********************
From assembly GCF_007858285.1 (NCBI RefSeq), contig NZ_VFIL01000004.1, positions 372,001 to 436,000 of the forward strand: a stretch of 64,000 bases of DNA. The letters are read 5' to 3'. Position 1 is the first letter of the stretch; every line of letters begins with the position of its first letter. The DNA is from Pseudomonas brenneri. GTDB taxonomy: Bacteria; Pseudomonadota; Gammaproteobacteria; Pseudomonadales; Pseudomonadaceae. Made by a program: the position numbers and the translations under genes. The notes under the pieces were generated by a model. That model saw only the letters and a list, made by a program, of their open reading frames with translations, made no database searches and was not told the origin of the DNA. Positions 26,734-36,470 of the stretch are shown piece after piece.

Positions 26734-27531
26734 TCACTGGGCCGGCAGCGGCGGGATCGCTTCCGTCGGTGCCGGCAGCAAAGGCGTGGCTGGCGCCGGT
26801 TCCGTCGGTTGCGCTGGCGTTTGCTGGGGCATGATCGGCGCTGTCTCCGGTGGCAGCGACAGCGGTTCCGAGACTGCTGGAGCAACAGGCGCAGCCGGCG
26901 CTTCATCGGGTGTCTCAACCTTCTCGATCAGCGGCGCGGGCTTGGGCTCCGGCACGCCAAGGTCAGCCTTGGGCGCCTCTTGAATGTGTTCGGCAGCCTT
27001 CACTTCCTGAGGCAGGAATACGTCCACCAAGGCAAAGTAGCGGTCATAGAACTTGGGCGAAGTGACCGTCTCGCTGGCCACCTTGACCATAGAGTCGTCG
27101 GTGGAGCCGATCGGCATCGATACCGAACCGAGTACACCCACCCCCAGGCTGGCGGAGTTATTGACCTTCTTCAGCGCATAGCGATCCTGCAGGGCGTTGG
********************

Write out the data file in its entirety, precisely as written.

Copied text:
From assembly GCF_007858285.1 (NCBI RefSeq), contig NZ_VFIL01000004.1, positions 372,001 to 436,000 of the forward strand: a stretch of 64,000 bases of DNA. The letters are read 5' to 3'. Position 1 is the first letter of the stretch; every line of letters begins with the position of its first letter. The DNA is from Pseudomonas brenneri. GTDB taxonomy: Bacteria; Pseudomonadota; Gammaproteobacteria; Pseudomonadales; Pseudomonadaceae. Made by a program: the position numbers and the translations under genes. The notes under the pieces were generated by a model. That model saw only the letters and a list, made by a program, of their open reading frames with translations, made no database searches and was not told the origin of the DNA. Positions 26,734-36,470 of the stretch are shown piece after piece.

Positions 26734-27531
26734 TCACTGGGCCGGCAGCGGCGGGATCGCTTCCGTCGGTGCCGGCAGCAAAGGCGTGGCTGGCGCCGGT
26801 TCCGTCGGTTGCGCTGGCGTTTGCTGGGGCATGATCGGCGCTGTCTCCGGTGGCAGCGACAGCGGTTCCGAGACTGCTGGAGCAACAGGCGCAGCCGGCG
26901 CTTCATCGGGTGTCTCAACCTTCTCGATCAGCGGCGCGGGCTTGGGCTCCGGCACGCCAAGGTCAGCCTTGGGCGCCTCTTGAATGTGTTCGGCAGCCTT
27001 CACTTCCTGAGGCAGGAATACGTCCACCAAGGCAAAGTAGCGGTCATAGAACTTGGGCGAAGTGACCGTCTCGCTGGCCACCTTGACCATAGAGTCGTCG
27101 GTGGAGCCGATCGGCATCGATACCGAACCGAGTACACCCACCCCCAGGCTGGCGGAGTTATTGACCTTCTTCAGCGCATAGCGATCCTGCAGGGCGTTGG